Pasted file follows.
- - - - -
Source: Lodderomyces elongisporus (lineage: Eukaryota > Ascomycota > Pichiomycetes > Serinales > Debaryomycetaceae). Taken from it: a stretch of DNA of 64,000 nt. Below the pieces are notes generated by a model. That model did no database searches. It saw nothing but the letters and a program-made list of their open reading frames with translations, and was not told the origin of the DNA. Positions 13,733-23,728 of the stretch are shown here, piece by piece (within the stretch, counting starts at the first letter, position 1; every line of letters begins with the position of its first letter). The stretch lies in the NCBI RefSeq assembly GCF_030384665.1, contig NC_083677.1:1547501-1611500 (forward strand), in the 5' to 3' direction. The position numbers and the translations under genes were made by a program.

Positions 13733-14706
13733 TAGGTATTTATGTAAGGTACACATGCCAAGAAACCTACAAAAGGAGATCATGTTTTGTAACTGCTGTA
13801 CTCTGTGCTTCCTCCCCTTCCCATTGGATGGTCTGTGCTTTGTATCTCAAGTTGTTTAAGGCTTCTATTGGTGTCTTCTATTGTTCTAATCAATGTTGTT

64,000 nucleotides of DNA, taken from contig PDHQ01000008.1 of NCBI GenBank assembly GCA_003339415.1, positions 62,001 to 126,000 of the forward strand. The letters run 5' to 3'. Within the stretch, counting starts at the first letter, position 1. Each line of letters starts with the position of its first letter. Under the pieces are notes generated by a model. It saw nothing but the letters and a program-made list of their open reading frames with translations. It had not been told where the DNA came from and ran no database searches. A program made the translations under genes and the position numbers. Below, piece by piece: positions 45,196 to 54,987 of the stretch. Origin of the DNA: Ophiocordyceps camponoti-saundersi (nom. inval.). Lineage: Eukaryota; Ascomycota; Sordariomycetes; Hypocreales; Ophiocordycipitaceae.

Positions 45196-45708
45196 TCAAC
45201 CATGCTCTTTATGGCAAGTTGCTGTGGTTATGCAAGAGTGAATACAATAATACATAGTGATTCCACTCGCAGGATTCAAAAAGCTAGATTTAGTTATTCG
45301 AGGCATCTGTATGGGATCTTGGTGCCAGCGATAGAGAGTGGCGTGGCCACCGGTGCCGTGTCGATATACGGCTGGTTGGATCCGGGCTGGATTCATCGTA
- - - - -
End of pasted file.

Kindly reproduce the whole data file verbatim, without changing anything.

Source: Lodderomyces elongisporus (lineage: Eukaryota > Ascomycota > Pichiomycetes > Serinales > Debaryomycetaceae). Taken from it: a stretch of DNA of 64,000 nt. Below the pieces are notes generated by a model. That model did no database searches. It saw nothing but the letters and a program-made list of their open reading frames with translations, and was not told the origin of the DNA. Positions 13,733-23,728 of the stretch are shown here, piece by piece (within the stretch, counting starts at the first letter, position 1; every line of letters begins with the position of its first letter). The stretch lies in the NCBI RefSeq assembly GCF_030384665.1, contig NC_083677.1:1547501-1611500 (forward strand), in the 5' to 3' direction. The position numbers and the translations under genes were made by a program.

Positions 13733-14706
13733 TAGGTATTTATGTAAGGTACACATGCCAAGAAACCTACAAAAGGAGATCATGTTTTGTAACTGCTGTA
13801 CTCTGTGCTTCCTCCCCTTCCCATTGGATGGTCTGTGCTTTGTATCTCAAGTTGTTTAAGGCTTCTATTGGTGTCTTCTATTGTTCTAATCAATGTTGTT

64,000 nucleotides of DNA, taken from contig PDHQ01000008.1 of NCBI GenBank assembly GCA_003339415.1, positions 62,001 to 126,000 of the forward strand. The letters run 5' to 3'. Within the stretch, counting starts at the first letter, position 1. Each line of letters starts with the position of its first letter. Under the pieces are notes generated by a model. It saw nothing but the letters and a program-made list of their open reading frames with translations. It had not been told where the DNA came from and ran no database searches. A program made the translations under genes and the position numbers. Below, piece by piece: positions 45,196 to 54,987 of the stretch. Origin of the DNA: Ophiocordyceps camponoti-saundersi (nom. inval.). Lineage: Eukaryota; Ascomycota; Sordariomycetes; Hypocreales; Ophiocordycipitaceae.

Positions 45196-45708
45196 TCAAC
45201 CATGCTCTTTATGGCAAGTTGCTGTGGTTATGCAAGAGTGAATACAATAATACATAGTGATTCCACTCGCAGGATTCAAAAAGCTAGATTTAGTTATTCG
45301 AGGCATCTGTATGGGATCTTGGTGCCAGCGATAGAGAGTGGCGTGGCCACCGGTGCCGTGTCGATATACGGCTGGTTGGATCCGGGCTGGATTCATCGTA